Chess Oddities

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At the risk of losing those of you who don’t play chess at all, I’d like to discuss–briefly!–a few chess oddities. These strange rules were still in force during the 19th century. Is it any wonder I love 19th-century chess?

In chess as we know it, if you can succeed in marching a pawn all the way to the opposite end of the board, you can promote your pawn into a more powerful piece–usually a queen, because the queen is the most powerful piece in the game. You can also promote to a lesser piece, if you can find some reason to.

But once upon a time, you could 1) promote your pawn into a second king, or 2) allow it to remain a pawn, which seems hardly worth doing, or 3) even promote it to a piece of your opponent’s color: like, you can turn your white pawn into a black rook.

None of those weird options is allowed anymore. I say, Too bad!

True, you were never allowed to promote a pawn into a piece used in a game other than chess: turn it into a checker, a Monopoly token, or Col. Mustard from a game of Clue. I think this restriction has cost chess players a certain amount of fun.

The reasons for doing any of The Three Weird Things (now it sounds like a story by Lord Dunsany!) were real, but to explain them would oblige me to go into technicalities of no interest to anyone but a chess fanatic with a penchant for thinking outside the box.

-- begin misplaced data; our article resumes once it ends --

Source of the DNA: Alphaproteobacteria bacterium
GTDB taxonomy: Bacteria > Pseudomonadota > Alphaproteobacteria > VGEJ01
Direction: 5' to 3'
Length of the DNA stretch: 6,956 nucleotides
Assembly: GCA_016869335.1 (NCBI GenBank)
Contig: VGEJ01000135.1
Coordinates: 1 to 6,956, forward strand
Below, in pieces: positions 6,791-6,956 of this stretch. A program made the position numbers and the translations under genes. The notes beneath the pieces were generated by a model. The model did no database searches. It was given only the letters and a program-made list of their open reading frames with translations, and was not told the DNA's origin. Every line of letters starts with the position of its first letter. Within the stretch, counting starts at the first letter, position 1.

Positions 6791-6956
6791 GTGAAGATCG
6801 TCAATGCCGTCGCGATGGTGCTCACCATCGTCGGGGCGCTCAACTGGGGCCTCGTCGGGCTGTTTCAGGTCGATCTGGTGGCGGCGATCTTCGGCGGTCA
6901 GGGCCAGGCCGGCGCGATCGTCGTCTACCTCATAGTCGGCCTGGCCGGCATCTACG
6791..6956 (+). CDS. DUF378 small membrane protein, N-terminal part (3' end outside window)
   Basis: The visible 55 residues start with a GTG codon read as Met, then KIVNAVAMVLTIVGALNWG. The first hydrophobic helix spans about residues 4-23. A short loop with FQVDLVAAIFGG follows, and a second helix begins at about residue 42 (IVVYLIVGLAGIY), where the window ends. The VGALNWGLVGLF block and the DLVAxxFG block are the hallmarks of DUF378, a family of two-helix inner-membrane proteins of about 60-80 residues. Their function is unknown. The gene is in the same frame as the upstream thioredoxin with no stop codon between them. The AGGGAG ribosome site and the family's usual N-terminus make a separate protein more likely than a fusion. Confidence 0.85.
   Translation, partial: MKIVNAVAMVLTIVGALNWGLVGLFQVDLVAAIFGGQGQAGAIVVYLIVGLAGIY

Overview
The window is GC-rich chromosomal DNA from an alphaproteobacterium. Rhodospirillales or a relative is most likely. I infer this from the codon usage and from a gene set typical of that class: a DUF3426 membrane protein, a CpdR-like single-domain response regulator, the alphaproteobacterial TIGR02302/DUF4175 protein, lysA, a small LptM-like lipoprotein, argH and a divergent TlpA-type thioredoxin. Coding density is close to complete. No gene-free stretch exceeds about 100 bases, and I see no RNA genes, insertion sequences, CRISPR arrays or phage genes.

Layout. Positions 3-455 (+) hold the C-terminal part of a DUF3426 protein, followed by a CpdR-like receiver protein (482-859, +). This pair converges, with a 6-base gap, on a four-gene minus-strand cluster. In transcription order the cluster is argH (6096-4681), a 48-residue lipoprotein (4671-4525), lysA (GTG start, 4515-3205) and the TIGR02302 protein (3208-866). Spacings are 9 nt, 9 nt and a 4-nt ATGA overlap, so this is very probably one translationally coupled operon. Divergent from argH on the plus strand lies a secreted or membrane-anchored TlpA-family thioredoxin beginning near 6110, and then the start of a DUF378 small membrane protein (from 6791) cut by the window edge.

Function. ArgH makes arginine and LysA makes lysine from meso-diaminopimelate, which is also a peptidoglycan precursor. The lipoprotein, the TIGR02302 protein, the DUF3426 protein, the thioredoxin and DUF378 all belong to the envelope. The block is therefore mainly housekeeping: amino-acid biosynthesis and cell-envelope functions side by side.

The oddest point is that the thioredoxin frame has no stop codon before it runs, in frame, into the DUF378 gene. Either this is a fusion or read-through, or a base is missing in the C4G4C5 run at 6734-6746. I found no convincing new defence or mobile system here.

But confound it–if you can’t do something just for fun in a game, where can you do it?

Sometimes chess players do take themselves too seriously.

9 comments on “Chess Oddities

  1. I know how to play chess, although I don’t play anymore. But I do not get why anyone would want to use any of the three 19th century options that are not available today. Maybe way back in India, Persia, and the Ottoman Empire that had other quaint little rules to make the game more fun.

    1. Very rarely, there are positions wherein promoting the pawn to any piece would cause a stalemate. Promoting it to Col. Mustard would launch a murder inquiry.

  2. If the pawn were promoted to a second king, would you have to checkmate both to win the game? I like the sound of that.

    1. The rule said you needed to checkmate only one king. In Obannese chess you can promote a pawn to a “prince,” who becomes king if your original king is mated.

    1. Since it’s no longer allowed by the rules, you don’t have much to worry about. The purpose of allowing such promotions was to insure against a stalemate. For example, you may promote a pawn to an opposite-color piece to clog up the enemy king’s only escape square. This was considered poor sportsmanship.

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